Monday, March 25, 2013

Thomas v. Harrah’s Vicksburg Corp. case brief

Thomas v. Harrah’s Vicksburg Corp. case brief
734 So. 2d 312 (Miss. Ct. App. 1999)

Plaintiff property owner and plaintiff lessee corporation appealed from the Warren County Circuit Court (Mississippi) which awarded nominal damages to plaintiff lessee corporation, and found that only defendant construction company was liable for trespass. The trial court overruled plaintiffs' motion for judgment notwithstanding the verdict or, in the alternative for additur or, in the alternative for a new trial, and plaintiffs appealed.

-In 1993, the City of Vicksburg entered into a land sale agreement with Harrah's regarding certain property then owned by the City and other privately owned property that would be acquired by the City and transferred to Harrah's.
-After unsuccessful purchase negotiations with Thomas, the City instituted eminent domain proceedings against Thomas for the property.
-Having previously begun construction of its gambling facility, Harrah's continued in this regard during the pendency of the eminent domain litigation.
-Thomas and Surplus repeatedly asked Harrah's and Yates to refrain from trespassing on the Thomas/Surplus property; however, these requests were ignored by Harrah's and Yates.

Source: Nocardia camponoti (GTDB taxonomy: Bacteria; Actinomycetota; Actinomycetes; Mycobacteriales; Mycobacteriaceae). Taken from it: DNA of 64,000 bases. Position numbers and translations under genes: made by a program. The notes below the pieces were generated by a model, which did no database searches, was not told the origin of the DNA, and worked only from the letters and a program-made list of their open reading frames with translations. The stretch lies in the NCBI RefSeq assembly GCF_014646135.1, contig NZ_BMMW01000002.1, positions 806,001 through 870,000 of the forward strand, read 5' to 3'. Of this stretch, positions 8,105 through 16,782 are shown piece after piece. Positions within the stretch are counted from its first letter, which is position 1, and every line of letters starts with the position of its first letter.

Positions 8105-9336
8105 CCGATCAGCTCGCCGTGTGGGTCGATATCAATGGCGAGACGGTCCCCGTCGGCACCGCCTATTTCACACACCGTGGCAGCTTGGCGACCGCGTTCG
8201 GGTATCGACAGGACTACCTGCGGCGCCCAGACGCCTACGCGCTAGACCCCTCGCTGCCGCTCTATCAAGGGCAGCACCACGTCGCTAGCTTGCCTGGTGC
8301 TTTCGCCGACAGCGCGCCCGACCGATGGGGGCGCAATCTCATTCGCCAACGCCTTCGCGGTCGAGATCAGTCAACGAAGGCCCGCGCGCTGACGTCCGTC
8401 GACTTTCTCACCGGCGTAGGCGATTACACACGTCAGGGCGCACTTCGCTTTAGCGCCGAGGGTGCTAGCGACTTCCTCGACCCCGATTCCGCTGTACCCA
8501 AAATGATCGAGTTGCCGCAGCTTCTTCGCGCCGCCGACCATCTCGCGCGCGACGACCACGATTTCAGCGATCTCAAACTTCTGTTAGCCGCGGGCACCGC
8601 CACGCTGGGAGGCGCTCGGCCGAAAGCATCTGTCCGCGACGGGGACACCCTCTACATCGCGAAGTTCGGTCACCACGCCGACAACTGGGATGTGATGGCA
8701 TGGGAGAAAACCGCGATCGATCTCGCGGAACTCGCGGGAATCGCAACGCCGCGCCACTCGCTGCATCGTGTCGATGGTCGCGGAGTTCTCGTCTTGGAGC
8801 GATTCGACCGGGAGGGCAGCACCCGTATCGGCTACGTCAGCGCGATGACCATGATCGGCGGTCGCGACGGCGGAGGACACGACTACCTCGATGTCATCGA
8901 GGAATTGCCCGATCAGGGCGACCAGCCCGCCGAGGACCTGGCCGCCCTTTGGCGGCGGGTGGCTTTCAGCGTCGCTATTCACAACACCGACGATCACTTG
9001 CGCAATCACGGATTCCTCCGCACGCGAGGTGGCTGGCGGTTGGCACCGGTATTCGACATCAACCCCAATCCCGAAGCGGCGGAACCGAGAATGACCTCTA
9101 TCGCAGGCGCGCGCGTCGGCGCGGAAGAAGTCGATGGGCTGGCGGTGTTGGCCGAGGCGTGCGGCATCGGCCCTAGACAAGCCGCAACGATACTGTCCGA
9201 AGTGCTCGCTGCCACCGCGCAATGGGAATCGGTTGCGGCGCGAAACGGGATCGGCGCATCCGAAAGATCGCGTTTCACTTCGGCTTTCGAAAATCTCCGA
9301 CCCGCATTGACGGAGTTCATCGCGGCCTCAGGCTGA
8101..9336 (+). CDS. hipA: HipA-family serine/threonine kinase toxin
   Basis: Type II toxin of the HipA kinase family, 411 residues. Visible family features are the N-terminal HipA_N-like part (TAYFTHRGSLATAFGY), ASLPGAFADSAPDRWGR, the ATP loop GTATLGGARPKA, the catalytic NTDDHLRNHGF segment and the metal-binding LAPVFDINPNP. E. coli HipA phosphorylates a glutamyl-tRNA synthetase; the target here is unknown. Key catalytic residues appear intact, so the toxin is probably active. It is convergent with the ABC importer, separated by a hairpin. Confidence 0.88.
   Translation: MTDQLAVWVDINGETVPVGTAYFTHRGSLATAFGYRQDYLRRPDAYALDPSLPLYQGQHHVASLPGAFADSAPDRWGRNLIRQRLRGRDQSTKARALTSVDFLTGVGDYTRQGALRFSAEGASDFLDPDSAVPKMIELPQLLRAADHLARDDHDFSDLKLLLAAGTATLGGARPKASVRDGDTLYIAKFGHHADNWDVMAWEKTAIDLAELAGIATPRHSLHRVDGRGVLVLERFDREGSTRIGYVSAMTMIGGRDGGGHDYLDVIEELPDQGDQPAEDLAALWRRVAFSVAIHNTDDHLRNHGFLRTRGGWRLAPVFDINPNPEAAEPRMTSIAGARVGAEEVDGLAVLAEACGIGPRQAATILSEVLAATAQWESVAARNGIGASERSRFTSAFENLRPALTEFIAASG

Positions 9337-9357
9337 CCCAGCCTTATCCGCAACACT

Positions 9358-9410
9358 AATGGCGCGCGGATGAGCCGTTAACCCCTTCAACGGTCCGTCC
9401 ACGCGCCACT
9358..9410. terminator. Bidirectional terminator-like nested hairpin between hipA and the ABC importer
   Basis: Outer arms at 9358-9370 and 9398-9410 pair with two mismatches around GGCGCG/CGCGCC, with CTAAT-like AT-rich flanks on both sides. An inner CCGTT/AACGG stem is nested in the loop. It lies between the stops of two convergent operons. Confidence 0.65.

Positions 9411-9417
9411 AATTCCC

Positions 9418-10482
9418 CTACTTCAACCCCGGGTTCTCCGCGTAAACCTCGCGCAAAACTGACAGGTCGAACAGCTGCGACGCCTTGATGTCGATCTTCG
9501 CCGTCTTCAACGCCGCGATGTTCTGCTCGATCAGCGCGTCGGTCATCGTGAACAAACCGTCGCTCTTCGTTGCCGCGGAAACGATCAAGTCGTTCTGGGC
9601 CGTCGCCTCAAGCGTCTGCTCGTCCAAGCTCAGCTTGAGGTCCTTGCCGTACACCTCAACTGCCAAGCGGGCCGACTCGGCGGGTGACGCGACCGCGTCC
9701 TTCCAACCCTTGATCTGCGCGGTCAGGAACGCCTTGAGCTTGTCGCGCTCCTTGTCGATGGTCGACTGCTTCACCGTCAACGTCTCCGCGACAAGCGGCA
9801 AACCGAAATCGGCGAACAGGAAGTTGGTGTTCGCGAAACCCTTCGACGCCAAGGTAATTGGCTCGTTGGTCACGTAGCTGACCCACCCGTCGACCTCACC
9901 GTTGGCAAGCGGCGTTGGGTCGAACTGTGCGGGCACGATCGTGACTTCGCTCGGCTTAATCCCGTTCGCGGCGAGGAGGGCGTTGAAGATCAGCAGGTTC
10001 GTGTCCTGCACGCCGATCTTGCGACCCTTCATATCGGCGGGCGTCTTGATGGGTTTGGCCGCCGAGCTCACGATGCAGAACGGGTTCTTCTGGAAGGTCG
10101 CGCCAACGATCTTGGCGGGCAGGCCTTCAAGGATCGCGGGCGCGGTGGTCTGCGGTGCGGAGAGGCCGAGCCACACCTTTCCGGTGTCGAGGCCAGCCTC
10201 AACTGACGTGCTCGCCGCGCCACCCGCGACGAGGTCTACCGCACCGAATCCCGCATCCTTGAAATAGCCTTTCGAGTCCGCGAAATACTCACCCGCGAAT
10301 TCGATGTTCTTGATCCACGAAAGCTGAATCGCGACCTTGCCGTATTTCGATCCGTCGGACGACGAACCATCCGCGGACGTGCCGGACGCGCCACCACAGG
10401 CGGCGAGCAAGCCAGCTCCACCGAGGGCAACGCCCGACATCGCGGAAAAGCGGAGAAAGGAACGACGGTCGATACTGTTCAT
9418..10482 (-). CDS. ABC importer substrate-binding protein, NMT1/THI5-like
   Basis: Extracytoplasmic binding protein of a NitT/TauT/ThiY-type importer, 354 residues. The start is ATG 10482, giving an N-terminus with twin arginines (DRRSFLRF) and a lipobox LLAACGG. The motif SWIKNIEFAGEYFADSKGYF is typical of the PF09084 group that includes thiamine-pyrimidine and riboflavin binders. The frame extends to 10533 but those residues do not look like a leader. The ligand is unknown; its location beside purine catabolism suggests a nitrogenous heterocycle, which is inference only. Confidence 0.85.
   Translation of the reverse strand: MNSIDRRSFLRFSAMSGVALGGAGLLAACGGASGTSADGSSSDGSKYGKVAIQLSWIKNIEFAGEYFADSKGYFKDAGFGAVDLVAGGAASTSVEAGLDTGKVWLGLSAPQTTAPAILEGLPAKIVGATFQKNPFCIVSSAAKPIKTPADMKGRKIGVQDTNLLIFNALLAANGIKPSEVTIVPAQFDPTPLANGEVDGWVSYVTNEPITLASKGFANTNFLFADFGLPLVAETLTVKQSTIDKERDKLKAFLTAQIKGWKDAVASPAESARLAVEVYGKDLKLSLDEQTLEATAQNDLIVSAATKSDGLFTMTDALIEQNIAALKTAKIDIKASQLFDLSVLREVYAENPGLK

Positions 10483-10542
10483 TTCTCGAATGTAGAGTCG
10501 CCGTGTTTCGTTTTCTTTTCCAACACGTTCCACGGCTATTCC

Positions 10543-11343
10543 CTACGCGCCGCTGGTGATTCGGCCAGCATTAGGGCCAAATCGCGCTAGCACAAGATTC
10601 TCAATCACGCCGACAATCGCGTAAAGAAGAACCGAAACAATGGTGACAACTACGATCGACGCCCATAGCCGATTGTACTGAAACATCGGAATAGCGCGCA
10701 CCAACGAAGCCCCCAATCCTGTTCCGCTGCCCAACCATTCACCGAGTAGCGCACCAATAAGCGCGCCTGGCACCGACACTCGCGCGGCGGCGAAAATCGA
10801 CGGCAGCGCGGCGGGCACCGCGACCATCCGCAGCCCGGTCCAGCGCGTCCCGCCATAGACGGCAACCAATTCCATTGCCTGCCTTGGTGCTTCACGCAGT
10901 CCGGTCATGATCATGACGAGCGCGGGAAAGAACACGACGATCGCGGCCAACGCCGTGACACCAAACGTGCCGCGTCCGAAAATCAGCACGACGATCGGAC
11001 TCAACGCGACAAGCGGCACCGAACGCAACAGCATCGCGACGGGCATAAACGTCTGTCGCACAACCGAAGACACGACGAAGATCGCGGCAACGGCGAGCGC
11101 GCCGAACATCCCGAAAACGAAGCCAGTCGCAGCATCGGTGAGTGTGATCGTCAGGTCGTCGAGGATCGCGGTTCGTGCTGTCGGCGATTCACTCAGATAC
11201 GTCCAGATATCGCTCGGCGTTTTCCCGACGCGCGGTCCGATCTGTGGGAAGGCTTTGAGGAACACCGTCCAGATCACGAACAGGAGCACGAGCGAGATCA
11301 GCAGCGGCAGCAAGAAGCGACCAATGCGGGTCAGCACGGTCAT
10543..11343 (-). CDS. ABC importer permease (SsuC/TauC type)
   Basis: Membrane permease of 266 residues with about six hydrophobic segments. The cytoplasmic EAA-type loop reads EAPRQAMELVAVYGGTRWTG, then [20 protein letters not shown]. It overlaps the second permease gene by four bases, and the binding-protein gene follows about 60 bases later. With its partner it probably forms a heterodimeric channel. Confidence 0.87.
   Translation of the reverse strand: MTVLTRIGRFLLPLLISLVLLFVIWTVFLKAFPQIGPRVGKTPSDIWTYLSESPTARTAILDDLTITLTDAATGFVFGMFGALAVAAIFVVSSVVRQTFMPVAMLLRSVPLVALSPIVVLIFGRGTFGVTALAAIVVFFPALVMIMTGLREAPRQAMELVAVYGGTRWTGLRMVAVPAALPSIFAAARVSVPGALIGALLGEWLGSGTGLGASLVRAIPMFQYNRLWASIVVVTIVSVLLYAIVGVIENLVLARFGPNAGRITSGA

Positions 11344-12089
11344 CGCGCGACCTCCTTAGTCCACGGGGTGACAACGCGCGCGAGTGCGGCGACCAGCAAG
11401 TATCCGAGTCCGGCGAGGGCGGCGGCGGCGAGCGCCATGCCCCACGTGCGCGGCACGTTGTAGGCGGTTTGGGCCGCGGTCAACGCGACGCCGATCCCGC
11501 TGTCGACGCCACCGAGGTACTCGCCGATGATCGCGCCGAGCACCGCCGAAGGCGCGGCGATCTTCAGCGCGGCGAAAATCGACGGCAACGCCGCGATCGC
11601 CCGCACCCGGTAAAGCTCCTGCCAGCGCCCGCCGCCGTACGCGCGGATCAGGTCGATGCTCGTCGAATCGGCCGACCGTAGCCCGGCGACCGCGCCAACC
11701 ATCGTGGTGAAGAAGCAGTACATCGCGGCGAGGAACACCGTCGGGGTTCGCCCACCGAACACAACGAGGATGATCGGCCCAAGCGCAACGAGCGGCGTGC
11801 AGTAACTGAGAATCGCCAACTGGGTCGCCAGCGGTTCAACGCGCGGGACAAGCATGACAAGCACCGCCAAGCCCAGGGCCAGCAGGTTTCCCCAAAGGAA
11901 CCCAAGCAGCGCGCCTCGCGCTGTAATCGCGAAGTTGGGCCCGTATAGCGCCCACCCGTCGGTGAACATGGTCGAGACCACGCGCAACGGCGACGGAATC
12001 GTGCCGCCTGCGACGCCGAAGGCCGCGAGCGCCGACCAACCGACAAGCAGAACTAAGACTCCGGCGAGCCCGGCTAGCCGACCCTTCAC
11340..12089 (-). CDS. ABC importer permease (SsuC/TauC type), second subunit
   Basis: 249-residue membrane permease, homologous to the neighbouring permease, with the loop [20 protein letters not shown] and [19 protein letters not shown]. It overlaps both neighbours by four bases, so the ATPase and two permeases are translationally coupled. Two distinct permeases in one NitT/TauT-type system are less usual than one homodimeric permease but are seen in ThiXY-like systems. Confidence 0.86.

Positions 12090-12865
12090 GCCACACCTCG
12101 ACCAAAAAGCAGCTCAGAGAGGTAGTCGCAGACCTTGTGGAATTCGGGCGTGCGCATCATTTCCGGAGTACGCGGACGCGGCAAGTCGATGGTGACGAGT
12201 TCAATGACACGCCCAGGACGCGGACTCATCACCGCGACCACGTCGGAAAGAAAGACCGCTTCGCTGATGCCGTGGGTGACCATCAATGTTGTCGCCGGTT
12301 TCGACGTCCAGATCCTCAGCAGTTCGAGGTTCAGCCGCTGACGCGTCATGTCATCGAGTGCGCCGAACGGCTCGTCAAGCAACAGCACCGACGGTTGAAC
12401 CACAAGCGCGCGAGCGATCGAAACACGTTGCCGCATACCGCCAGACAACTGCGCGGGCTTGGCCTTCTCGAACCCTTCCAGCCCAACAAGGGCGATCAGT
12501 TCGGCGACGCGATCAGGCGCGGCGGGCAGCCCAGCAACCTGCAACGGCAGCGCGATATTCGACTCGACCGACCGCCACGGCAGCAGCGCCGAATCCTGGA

-After realizing that his attempts to protect his property from trespass clearly were futile, Thomas instituted this litigation in Warren County Chancery Court in September 1993, seeking to enjoin Harrah's and Yates from trespassing on the subject property.

OVERVIEW: Plaintiff landowner and plaintiff lessee corporation appealed from a determination that defendant construction company was liable only for nominal damages for trespass. The reviewing court affirmed in part, reversed in part, rendered, and remanded in part.

The court affirmed as to the issue of trespass against defendant construction company, reversed and rendered on the issue of trespass as to plaintiff lessee corporation by both defendants, and remanded for further proceedings on the issue of damages suffered by plaintiff lessee corporation.

The court found that plaintiff landowner was entitled to no damages because he was a lessor out of possession. The jury's award of nominal damages was reversed and remanded. The damage suffered by plaintiff lessee corporation was more than nominal in character and both defendants were responsible for the harm. The court remanded the award of nominal damages with instructions to enter a judgment of actual damages for plaintiff lessee corporation against both defendants, jointly and severally. The court directed the trial court to consider the possibility of punitive damages on remand.

OUTCOME: Judgment that defendant contractor was liable for trespass on plaintiff lessee corporation's leased land was affirmed. However, the court found that both defendants were liable and the award of merely nominal damages was reversed, and the trial court was directed on remand to award actual damages against both defendants, and to consider punitive damages.

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